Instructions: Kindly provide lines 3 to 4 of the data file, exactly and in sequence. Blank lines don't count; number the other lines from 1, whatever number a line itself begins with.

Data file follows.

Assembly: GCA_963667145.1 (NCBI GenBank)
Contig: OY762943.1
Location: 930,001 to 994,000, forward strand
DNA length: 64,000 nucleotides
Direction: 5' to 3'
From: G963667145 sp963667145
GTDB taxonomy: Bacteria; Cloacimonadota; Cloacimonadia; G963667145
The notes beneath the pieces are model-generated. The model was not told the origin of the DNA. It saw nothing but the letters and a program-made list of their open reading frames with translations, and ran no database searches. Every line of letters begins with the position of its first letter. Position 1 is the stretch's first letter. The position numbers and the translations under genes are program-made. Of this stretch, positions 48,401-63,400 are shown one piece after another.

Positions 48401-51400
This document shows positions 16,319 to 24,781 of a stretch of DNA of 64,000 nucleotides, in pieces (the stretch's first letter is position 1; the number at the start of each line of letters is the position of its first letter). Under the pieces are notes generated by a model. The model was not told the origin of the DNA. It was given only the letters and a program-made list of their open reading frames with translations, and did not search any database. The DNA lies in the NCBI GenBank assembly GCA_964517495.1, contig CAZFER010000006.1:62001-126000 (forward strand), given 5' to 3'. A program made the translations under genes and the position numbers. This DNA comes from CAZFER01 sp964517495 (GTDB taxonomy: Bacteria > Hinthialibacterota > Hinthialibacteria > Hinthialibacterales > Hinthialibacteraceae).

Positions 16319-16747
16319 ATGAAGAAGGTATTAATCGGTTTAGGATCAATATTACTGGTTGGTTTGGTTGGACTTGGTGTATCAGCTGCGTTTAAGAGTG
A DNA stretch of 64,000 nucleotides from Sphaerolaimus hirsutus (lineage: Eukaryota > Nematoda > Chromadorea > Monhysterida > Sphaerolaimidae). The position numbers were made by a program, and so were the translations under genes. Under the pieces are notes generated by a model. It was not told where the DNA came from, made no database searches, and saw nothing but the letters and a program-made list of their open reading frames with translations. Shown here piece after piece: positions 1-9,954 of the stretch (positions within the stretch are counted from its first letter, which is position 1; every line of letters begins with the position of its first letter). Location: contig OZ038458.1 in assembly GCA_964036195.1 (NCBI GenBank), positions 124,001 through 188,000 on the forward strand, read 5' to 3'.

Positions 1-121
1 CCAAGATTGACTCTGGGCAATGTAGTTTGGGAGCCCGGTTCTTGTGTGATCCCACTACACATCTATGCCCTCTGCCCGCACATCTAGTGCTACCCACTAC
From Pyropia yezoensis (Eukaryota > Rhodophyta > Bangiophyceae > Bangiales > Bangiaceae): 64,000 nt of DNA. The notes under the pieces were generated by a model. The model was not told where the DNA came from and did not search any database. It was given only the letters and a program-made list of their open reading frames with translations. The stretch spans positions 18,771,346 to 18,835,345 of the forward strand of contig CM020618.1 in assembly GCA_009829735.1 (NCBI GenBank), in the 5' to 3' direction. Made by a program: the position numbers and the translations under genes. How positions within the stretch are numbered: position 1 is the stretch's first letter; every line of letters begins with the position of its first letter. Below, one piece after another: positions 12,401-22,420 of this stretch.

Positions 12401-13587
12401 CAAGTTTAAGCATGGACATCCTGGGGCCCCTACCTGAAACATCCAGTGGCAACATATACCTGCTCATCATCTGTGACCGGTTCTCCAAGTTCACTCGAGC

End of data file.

Location: 930,001 to 994,000, forward strand
DNA length: 64,000 nucleotides